In order to avoid a charge that I was over-promising and under-delivering, I decided a week ago not to issue any updates on my probable discharge from hospital.
So it may not have been completely apparent to you that I am still in hospital, almost four weeks after my heart transplant operation and double the time that I was told – and shared here – I would need to remain in hospital.
My view, after too many instances of hearing “tomorrow, tomorrow”, was that, until I had in my pristinely sanitized hands (a requirement to avoid picking up germs) a doctor’s note instructing the staff to “chuck him out now”, I would simply await the great moment with patience and fortitude. After all, the glass is a whole lot more than half-full, three-quarters full in fact, according to the echocardiograms. And I am thankful for what has occurred already and optimistic about all that lies ahead.
Medical professionals, understandably, may be conservative.
The latest delay in release firstly flowed from an earlier delay which caused my schedule of biopsies to run into each other, so it didn’t make sense to be released just for a couple of days only to have to come back for the next biopsy (doctors advise that an overnight hospital stay be reserved for a biopsy in case there is a need for follow-up treatment based on the biopsy result). The second biopsy returned near-perfect results too on my heart’s performance.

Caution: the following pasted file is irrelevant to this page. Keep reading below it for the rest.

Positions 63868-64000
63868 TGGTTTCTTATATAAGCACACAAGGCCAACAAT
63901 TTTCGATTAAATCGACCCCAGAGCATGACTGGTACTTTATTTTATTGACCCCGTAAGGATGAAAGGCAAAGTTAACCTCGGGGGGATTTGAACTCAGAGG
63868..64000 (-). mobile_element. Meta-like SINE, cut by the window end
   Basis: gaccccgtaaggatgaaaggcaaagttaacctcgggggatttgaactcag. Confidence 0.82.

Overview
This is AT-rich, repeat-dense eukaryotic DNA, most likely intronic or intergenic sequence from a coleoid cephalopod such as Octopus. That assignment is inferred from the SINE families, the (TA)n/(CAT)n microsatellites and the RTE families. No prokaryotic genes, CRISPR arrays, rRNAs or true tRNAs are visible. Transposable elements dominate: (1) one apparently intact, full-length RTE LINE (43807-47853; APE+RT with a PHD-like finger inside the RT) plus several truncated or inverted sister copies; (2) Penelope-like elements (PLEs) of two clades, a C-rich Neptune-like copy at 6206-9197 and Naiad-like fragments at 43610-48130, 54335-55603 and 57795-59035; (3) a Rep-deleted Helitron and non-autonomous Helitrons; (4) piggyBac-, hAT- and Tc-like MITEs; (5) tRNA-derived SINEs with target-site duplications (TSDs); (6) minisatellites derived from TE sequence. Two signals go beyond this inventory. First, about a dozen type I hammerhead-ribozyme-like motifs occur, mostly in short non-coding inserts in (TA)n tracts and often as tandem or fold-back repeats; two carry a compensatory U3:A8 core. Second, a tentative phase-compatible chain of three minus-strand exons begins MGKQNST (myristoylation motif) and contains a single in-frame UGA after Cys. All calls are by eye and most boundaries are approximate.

Secondly, the doctors wanted to do another “tap” to drain fluid from the chest cavity which has been building up again despite the tap last week, and conduct tests on what might be causing the fluid to accumulate. The heart sac or pericardial cavity requires some fluid to protect the organs and networks in the chest area from damage due to simple functions like a violent sneeze. But, too much fluid puts unnecessary pressure on the heart to perform and diminishes breathing function – which, of course, I know much about, experience which easily convinced me the extra stay in hospital was justified to nail that fluid build-up.
The tap was inserted yesterday (Friday) under general anaesthetic and the drain (a real plumbing analogy here) removed today, with around 500ml of fluid from the chest.
Now I wait for results. Not quite the special weekend I was expecting to spend with my beloved. That still lies ahead – I look forward to many of those. Doesn’t mean a bit of frustration doesn’t creep in, especially when communication channels don’t work effectively.
But hey, Cape jazzing is alive and well in a ward at CBMH tonight. Dr Victor, Malaika, Hotstix and Brenda are pumping through my headphones in time with my beating heart. “I love to truck” is no longer just a pipedream but an anthem offering a real possibility I can get out on that road again. And as for Tsoang Tsoang and Vulindlela, we do have big weddings of special family members to anticipate.
It will all be a blast when they chuck me out of here.